#5: Late game lay-out…

With under five minutes to go, we got a continuation of the last topic, as Herro knocks down a tough corner three to give Miami some more life on that end. After a Butler pump-fake and forced whistle, the Heat found themselves up 86-84. Adebayo blitzes McCollum on one end to force the turnover, into forcing a switch on him on the other end. Lowry feeds him, and he lays it in. 88-84. With under four minutes to go, I don’t have any answer to how in the world they were flirting with 90 after the disastrous first half offense. But well, those Bam type blitzes is what created buckets in this one. An eventual Lowry step back wing three pushed the lead to 91-86, flashing a moment we haven’t seen in some time. Pelicans answer, but so does Lowry. A pump-fake, up and under move gets him the bank shot in the lane. But then, McCollum comes right back with a catch and shoot three. This exact dialogue continued. Lowry scored 9 straight points, but the Pelicans kept responding. Heat up 98-96, Pelicans had a shot. Heat double, they feed down low to Nance, and it goes through his hands with Oladipo coming up with it. He went 1 of 2 from the line, going up 98-96, as the Heat force a 5 second violation on the potential game tying inbound. Heat counter with their own inbound trouble, using two timeouts and a forced jump-ball, giving the Pelicans another chance. McCollum misses the 3, Heat escape.

Five Takeaways from Heat’s Loss to Mavs

The Heat’s nationally televised Friday night matchup against the Dallas Mavericks went…just as you would expect.

The offense was jammed, and Luka Doncic was having his way. The two elements that simply can’t occur.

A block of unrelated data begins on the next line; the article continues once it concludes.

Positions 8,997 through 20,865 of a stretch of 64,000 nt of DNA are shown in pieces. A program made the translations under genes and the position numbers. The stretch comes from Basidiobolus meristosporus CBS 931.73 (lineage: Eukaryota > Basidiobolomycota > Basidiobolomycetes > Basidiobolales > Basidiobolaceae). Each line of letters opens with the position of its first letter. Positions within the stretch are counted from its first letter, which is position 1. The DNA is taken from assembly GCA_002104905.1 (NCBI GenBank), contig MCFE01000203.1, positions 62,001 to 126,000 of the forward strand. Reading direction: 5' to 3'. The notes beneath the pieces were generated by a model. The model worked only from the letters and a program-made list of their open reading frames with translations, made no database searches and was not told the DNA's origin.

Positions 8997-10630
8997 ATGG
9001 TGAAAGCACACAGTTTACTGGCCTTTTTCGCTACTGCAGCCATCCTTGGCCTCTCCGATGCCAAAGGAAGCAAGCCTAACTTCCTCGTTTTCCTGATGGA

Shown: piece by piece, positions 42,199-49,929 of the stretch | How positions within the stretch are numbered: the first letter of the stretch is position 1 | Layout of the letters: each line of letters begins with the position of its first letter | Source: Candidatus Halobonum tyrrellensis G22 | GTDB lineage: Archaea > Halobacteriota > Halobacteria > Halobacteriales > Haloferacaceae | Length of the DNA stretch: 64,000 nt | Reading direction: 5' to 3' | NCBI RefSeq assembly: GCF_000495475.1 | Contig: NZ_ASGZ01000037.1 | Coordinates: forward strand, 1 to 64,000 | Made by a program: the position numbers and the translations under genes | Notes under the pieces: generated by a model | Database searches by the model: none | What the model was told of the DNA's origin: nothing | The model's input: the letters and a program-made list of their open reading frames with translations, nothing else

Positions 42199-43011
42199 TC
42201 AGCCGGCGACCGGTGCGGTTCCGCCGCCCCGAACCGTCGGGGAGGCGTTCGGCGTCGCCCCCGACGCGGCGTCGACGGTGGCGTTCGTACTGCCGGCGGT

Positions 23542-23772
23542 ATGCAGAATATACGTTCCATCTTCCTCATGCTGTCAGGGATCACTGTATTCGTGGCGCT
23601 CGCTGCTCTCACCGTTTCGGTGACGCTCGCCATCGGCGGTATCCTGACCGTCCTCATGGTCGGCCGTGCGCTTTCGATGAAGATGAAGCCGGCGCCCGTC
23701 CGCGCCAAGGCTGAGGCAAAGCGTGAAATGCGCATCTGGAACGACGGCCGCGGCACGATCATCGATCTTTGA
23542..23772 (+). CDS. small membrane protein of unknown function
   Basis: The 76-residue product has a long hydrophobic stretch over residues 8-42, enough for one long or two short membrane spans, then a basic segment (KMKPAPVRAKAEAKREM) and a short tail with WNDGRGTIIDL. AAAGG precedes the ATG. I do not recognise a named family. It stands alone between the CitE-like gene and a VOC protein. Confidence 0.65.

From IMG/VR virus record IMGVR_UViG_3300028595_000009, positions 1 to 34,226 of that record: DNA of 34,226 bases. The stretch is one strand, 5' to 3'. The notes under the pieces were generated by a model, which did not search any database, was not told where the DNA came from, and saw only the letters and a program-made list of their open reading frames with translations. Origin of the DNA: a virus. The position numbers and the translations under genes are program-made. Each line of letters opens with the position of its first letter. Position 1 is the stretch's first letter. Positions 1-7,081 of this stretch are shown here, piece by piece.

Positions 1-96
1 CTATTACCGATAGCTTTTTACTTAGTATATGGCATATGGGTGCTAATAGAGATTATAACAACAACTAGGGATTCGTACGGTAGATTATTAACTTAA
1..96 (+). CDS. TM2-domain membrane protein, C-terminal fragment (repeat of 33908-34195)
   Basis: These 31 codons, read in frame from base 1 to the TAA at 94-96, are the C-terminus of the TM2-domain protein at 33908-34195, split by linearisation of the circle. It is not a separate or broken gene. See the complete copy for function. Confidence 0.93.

Plus, the way to defend Miami was put right on display. Some takeaways….

#1: Dealing with Luka Doncic…

When it comes to individual scouting, there are not many players tougher than Luka Doncic. Single coverage is never going to be a possibility, as the ultimate goal is to consistently get the ball out of his hands. The Heat started in drop coverage on Doncic, as Caleb Martin was matched up to chase. On guard screens, if he went at the Tyler Herro matchup, somebody like Martin or Jimmy Butler would quickly double Doncic to get the ball out of his hands. The issue with that: the Mavericks were knocking down their open triples. Heat mixed in some zone shortly after, which Doncic looked just as comfortable with. He was just play-making right over that initial line of defense to feed it to that middle zone. The switching was the final stage among the three coverages, as Doncic and Bam each got their fair share of wins, which is as great of a matchup as you can form. Either way, the point is that Doncic can figure things out so quickly and efficiently, as seen in that first half.